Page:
When to prune rosemary – for fuller and healthier plants, fast

This simple act will encourage new growth and make your plant more attractive – here's when the experts make the cut

How to grow rosemary
(Image credit: Future)

Knowing when to prune rosemary is one of the simplest but most effective ways to improve your plant's health and keep pests away. But why does this time frame matter?

While you may have mastered how to grow rosemary (and how to harvest rosemary for delicious aroma and flavor in cooking or floral displays), it is equally important to know when to begin the pruning process. Though, the time frame is refreshingly generous – stretching across many months of the year.  

This is when the experts prune rosemary – for healthy, fragrant shrubs that will continue to look good for longer. 

How to grow rosemary

(Image credit: Leigh Clapp)

When to prune rosemary

'Rosemary is quite unpretentious when it comes to pruning, so you can do it anytime starting from spring and up until four to six weeks before the first frost hits,' says Bryan McKenzie, a garden expert and co-founder of the Bumper Crop Times. 

The expert explains that rosemary is best pruned in warmer weather, as it becomes weaker in cool temperatures. 'If you choose to prune it during cold seasons, your rosemary bush won't be able to harden off as its new growth will become too tender and sensitive to temperature,' he says. 

Melody Estes, a Landscape Design Gardening Supervisor from Maine and a consultant at The Project Girl, agrees. She, too, urges you to cut in the month before you expect the first frost, and also warns against pruning in wintertime. 

'Rosemary is a perennial herb that can be grown indoors or out. It's best to prune rosemary when the plant is in active growth and in full sun. Pruning will encourage new growth, making your plant fuller, bushier, and more attractive,' she says.

Rosemary in a pot

(Image credit: Leigh Clapp)

How often should you trim rosemary?

Rosemary needs to be trimmed regularly, especially if you plan on harvesting the leaves or flowers. Melody suggests cutting just before it blooms, but this can depend on whether it's a bush type or a tree form of rosemary.

'If you have a bush-type rosemary plant, you should prune the branches back in spring just after they've bloomed. This will encourage new growth at the base of the plant and help keep it looking full and healthy throughout the growing season,' the expert says.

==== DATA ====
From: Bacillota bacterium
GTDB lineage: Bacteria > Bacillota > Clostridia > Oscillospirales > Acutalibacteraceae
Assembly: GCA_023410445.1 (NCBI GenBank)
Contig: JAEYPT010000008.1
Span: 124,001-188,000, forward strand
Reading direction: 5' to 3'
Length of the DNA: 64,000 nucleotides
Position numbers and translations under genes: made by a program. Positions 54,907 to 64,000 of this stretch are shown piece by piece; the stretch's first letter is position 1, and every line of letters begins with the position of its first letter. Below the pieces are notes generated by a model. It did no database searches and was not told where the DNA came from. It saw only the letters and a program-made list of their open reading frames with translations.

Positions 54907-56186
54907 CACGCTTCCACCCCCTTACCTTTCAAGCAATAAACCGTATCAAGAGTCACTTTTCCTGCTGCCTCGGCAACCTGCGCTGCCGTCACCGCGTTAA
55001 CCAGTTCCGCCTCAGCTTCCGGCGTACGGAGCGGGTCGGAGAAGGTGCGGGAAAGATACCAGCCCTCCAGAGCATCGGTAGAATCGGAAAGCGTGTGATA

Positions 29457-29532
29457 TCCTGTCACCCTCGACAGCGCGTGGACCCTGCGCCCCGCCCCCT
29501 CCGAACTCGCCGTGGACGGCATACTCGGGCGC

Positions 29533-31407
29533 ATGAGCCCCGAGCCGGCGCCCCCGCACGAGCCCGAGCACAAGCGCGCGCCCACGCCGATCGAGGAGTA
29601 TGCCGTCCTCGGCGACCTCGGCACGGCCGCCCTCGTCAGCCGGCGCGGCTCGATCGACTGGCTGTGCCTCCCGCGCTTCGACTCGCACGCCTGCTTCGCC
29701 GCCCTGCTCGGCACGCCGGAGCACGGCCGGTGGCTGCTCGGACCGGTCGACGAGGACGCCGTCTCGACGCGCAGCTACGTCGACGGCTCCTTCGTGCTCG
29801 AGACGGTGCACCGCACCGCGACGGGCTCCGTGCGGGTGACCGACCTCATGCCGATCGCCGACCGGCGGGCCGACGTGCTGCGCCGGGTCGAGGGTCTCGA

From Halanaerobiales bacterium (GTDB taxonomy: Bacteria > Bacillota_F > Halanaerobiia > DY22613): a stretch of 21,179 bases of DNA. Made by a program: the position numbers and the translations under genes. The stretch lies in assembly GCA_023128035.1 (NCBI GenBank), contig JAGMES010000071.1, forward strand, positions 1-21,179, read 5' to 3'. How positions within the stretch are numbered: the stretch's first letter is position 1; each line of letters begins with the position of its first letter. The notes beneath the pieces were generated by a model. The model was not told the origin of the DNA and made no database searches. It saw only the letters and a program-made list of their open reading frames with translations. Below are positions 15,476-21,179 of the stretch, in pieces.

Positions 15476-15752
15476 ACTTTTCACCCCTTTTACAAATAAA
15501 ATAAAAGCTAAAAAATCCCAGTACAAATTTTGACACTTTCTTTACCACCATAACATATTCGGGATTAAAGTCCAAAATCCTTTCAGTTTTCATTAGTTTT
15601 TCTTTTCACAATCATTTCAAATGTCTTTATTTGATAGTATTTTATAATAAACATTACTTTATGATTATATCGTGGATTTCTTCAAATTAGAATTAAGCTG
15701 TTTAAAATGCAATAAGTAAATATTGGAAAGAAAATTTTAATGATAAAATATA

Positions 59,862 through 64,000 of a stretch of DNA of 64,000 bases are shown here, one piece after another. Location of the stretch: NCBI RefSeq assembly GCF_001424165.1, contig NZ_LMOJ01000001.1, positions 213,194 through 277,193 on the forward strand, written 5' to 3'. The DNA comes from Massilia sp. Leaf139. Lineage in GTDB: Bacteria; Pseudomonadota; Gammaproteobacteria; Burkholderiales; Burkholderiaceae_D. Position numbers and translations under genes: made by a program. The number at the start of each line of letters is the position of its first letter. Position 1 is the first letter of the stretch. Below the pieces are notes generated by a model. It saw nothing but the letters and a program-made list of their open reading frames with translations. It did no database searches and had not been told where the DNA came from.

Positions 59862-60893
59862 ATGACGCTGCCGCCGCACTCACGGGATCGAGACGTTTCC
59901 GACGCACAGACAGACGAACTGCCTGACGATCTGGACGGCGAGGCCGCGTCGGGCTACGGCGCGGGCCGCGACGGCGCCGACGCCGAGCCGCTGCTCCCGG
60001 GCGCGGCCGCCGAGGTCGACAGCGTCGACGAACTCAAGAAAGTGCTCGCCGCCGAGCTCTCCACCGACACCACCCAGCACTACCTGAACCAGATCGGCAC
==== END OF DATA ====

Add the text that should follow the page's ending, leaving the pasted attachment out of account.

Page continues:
Meanwhile, if you're working with a bush rosemary plant, it is better to remove any new shoots that appear on older branches – to allow the branches to keep producing flowers and leaves throughout the summer months (or longer). 

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(Image credit: Photo by Patrick Ho on Unsplash)


Should you cut back rosemary bushes and how much?

Yes, it is best to cut every overgrown rosemary stem to make it the same length as the others. However, the method does come with a warning.  

'Always avoid pruning the woody parts of the stems,' Bryan McKenzie, garden expert and co-founder of the Bumper Crop Times says. 'The logic behind the process is very simple. You cut down fresh growth to let the plant deliver more nutrients for hardening older growth and making it stronger against the environment.'

The process behind how to prune rosemary is one of the easiest (but most rewarding kitchen garden ideas) you can follow. 'Cut off any shoots that are growing straight up and down, as they will not produce flowers or buds later on in spring,' says Melody Estes. 'Prune off any branches that have grown larger than 2 inches in diameter. This helps ensure your plant stays healthy and does not become too large for its space.'

Megan Slack
Head of Celebrity Style News

Megan is the Head of Celebrity Style News at Homes & Gardens. She first joined Future Plc as a News Writer across their interiors titles, including Livingetc and Real Homes, before becoming H&G's News Editor in April 2022. She now leads the Celebrity/ News team. Before joining Future, Megan worked as a News Explainer at The Telegraph, following her MA in International Journalism at the University of Leeds. During her BA in English Literature and Creative Writing, she gained writing experience in the US while studying in New York. Megan also focused on travel writing during her time living in Paris, where she produced content for a French travel site. She currently lives in London with her antique typewriter and an expansive collection of houseplants.